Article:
Play by Play, Part II, APPEC Ostrander ERT Appeal, June 2013
Ostrander ERT June 2013, Appendix VI, an indirect cause of human morbidity and mortality ?
ELOERG Presentation to Ostrander ERT, Part II, Human Health, May 2013
The Dirty E-Word, Terry Sprague, Picton Gazette, April 2013
Toxics in Great Lakes Plastic Pollution, April 2013
Bill Evans on Birds and Wind farms, April 2013
Mayday, Naval Marine Archive, April 2013
Experimental Lakes Area, Kenora, Closing by Federal Gov't, March 2013
Fishing Lease Phase out on Prince Edward Point, March 2013
Windstream makes $1/2 Billion NAFTA claim, March 2013
Play by Play, PECFN Ostrander ERT Appeal, March 2013
Offshore Wind turbine moratorium 2 years later, The Star, Feb 2013
ELOERG ERT submission on Ostrander: Appendix V: Pushing the Envelope of the MoE SEV, Feb 2013
Wente on Wind and Bald Eagle mugging, Globe and Mail, February 2, 2013
Sprague on Wind and Bald Eagle mugging, Picton Gazette, Jan 25, 2013
Cry Me a River over a Few Bats: Submission to Env Review Tribunal, ELOERG, January 2013
Lake Ontario's Troubled Waters: U of Michigan GLEAM, January 2013
Letter to Minister of Environment re: Ostrander, January 2013
No Balm in Gilead: Ostrander IWT's as Trojan Horses, January 2013
Ostrander Turbines: another Christmas gift by the MoE, Dec 2012
Occupational carcinogens: Ontario Blue Collar breast cancer study, November 2012
Fresh water fish Extinctions, Scientific American,November 2012
Great Lakes Toxics revisited, November 2012
Frack the What ? November 2012
$ 2 1/4 Billion Trillium Power lawsuit knockback Appeal, November 2012
Canada Centre for Inland Waters decimated, October 2012
Birds, Bats, Turbines, and the Environmental Commissioner of Ontario, October 2012
Ecological public health, the 21st centurys big idea? British MedicalJournal Sept1,2012
Trillium log, Sept 2012
George Prevost, Saviour of the Canadas, 1812 - 1814. June 2012
The Victory at Picton: Bicentennial Conference on War of 1812-1814, Differing Perspectives, May 2012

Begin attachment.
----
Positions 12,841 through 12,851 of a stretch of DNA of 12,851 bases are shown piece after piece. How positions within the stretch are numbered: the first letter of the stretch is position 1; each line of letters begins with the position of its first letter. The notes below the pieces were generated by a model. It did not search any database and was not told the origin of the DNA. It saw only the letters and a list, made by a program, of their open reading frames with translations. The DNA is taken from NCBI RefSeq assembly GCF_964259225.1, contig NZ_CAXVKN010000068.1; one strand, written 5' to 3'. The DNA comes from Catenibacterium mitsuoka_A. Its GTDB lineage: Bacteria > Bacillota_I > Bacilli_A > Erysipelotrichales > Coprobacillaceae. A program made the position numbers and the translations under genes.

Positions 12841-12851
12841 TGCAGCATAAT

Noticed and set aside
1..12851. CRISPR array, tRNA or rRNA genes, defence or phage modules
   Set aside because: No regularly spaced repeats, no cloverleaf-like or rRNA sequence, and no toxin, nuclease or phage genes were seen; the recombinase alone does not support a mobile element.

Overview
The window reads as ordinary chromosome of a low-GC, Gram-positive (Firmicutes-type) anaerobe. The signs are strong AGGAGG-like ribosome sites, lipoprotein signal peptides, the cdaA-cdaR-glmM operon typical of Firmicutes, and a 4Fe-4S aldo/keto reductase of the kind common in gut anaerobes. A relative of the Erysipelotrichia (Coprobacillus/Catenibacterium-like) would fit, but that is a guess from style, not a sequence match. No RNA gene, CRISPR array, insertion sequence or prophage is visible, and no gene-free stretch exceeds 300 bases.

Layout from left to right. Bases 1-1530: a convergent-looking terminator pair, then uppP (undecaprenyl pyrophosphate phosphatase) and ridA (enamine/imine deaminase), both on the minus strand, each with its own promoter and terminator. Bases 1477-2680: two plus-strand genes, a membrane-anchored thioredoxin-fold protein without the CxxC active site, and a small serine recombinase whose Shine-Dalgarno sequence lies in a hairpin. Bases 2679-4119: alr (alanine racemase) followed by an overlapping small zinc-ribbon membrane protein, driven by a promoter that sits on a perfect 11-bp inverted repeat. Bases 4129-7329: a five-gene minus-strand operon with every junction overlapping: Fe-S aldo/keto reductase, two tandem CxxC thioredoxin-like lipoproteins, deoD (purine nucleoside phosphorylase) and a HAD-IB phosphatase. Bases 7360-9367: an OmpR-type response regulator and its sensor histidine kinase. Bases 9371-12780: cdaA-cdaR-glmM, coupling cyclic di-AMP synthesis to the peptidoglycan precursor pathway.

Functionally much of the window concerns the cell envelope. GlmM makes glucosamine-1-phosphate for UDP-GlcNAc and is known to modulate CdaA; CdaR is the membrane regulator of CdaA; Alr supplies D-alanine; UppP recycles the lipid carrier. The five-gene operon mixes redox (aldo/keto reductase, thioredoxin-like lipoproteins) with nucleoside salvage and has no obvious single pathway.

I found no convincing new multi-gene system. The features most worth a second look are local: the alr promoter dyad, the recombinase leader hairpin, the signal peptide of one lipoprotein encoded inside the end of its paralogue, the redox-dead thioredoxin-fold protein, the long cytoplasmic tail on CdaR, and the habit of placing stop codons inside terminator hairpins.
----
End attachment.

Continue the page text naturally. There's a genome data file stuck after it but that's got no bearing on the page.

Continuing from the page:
Carleton Island and the 1812, letter to the Globe, October 2011
Queen's Fine Arts Department Succumbs, letter to Principal, December 2011
Mr. Kumar and the Super 30, November 2011
Letters, Articles and Projects from the Nineties
Alban Goddard Hill, web site manager

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Comments by Ostrander Point ERT presenter / expert

[Following is a comment (slightly edited) submitted to the Whig Standard recently by Ian Dubin, who was qualified as a presenter and expert witness in the Ostrander Point ERT appeal. He is a civil / geotechnical engineer with additional qualifications in law and environmental impact assessment, and with decades of experience in the field of environmental protection.]

I was very pleased to see the Ostrander Point Environmental Review Tribunal Appeal decision. I am especially happy that my small contribution apparently helped the ERT to determine that the proposed Industrial Wind Energy project will cause unacceptable harm to the natural environment, in particular the Provincially threatened Blanding’s Turtle. This is a milestone decision – and I can only hope it helps open the door to more successful appeals against Industrial Wind Energy in Ontario.

However, this is a very narrow victory and I was less pleased that appeal evidence of other serious potential impacts was not allowed by the ERT.

On reflection this is not surprising, since the grounds for a successful appeal against projects approved under the so-called Green Energy Act are extremely onerous. Under section 142 (1) of the Environmental Protection Act, in order for an appeal against a GEA approval to succeed, the appellant must show that the project will cause ‘serious harm to human health or serious and irreversible harm to plant life, animal life or the natural environment’. Any uncertainty as regards the potential for serious and irreversible harm and the appeal is likely to be dismissed.